Goldman: Coronavirus Causes Worst Oil Demand Shock Since 2008

By Tsvetana Paraskova

Goldman Sachs

The slowdown in China’s industrial activity and the shutdown of factories amid the coronavirus outbreak is causing the worst shock to oil demand in over a decade, Jeff Currie, global head of commodities research at Goldman Sachs, said in an interview on Bloomberg on Thursday.

“The magnitude of the demand shock that we’re seeing is on par with 08-09,” Currie said, noting that one thing that distinguishes the coronavirus from SARS and other types of epidemics or pandemics is the magnitude of the quarantine across China.

“We estimate demand in China is down anywhere from 2 to 3 million barrels per day, which is on par with 08/09,” Goldman’s Currie told Bloomberg.

Goldman Sachs sees Brent Crude prices averaging $63 a barrel for the full year 2020, he added.

Earlier this week, reports emerged that China’s oil demand amid the coronavirus outbreak is likely inflicting the worst oil demand shock to markets since the financial crisis of 2008-2009. Chinese refiners—from the biggest refiner in Asia, Sinopec, to the independent refiners in Shandong—are cutting refinery runs amid weak fuel demand, while commodity trading houses and oil majors are scrambling to find spot buyers for crude oil outside China.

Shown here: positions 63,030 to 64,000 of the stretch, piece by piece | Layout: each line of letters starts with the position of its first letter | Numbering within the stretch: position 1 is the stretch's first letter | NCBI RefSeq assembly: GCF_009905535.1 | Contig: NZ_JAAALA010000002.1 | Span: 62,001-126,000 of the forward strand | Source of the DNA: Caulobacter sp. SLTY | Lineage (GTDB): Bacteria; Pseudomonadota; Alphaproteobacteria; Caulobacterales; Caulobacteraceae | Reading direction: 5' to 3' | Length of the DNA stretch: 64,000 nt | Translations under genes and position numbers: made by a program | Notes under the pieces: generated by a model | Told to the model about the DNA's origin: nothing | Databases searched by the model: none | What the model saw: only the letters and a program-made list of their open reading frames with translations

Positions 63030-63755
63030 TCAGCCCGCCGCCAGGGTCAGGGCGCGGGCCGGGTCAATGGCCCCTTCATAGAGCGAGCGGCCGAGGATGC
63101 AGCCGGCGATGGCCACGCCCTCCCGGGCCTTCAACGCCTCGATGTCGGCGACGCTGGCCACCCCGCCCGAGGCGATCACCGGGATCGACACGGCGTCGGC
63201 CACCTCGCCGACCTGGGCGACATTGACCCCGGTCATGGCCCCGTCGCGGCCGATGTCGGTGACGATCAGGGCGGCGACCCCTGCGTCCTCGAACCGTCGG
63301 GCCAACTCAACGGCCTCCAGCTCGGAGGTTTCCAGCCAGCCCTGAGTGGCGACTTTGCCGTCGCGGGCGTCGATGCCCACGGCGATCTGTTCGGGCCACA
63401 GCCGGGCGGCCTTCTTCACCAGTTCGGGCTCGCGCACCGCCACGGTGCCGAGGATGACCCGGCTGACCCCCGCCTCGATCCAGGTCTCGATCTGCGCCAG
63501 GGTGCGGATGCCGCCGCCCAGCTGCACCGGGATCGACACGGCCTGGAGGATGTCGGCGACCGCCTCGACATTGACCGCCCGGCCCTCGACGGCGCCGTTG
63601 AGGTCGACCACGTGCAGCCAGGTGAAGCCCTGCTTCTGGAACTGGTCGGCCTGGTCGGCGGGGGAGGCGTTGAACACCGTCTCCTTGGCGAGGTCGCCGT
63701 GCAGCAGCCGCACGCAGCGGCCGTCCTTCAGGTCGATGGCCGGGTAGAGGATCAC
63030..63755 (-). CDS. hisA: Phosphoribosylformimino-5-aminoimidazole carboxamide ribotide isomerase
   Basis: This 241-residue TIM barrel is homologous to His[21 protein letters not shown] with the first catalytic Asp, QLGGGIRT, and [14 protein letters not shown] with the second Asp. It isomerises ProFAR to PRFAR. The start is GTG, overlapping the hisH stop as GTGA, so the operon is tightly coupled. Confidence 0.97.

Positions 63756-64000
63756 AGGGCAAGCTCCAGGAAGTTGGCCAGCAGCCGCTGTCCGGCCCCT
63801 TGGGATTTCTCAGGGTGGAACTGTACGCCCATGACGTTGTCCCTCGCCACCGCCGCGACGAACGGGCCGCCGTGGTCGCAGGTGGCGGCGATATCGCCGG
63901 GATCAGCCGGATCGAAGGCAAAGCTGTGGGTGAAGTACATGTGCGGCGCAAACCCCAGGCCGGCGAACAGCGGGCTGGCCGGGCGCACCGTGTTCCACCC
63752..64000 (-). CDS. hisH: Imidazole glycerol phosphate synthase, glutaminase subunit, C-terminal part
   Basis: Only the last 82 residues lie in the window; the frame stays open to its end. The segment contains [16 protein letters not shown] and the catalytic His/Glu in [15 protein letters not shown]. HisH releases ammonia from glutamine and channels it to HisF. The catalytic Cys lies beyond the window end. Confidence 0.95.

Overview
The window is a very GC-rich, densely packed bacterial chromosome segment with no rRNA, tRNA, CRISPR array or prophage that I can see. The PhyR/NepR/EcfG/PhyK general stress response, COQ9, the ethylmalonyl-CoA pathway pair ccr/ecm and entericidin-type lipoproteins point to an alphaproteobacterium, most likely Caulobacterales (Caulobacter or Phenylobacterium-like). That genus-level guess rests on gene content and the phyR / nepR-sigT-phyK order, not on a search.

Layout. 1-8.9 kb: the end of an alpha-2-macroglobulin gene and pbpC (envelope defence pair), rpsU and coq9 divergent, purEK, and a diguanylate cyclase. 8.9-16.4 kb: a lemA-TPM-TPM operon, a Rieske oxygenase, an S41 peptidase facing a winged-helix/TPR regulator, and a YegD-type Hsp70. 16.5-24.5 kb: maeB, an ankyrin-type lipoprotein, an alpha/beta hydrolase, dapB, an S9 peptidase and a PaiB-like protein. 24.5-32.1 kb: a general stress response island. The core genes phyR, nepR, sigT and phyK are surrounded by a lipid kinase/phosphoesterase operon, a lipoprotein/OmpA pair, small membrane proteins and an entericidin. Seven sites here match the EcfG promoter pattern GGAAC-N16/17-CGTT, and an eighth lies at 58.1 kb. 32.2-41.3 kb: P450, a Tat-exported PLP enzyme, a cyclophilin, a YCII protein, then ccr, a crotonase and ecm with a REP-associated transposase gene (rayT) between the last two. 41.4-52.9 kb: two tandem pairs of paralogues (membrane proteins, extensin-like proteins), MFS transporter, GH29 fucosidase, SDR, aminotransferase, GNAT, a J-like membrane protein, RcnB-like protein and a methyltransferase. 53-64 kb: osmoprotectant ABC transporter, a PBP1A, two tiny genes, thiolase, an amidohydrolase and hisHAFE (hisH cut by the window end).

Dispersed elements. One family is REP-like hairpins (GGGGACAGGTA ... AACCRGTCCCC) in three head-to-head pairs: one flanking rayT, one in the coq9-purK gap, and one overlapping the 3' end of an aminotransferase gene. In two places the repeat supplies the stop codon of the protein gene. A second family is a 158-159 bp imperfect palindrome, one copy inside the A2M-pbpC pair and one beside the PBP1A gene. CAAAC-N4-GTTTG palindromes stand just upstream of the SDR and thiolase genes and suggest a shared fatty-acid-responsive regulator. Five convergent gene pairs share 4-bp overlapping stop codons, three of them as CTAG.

The economic slowdown due to the outbreak could cut global consumption by 300,000 bpd to 500,000 bpd for full 2020, which would be around 0.5 percent of global demand, BP’s chief financial officer Brian Gilvary told Reuters on Tuesday.

Energy consultancy Wood Mackenzie revised down this week its annual oil demand growth forecast for China for 2020 by over 200,000 bpd from the previous outlook in early January.

“The Q1 2020 fall in Chinese demand – a 200,000 b/d drop to 13 million b/d – is the first year-on-year decline in the country’s demand since 2009,” Ann-Louise Hittle, Vice President, Macro Oils, at Wood Mackenzie, said on Tuesday.

By Tsvetana Paraskova for Oilprice.com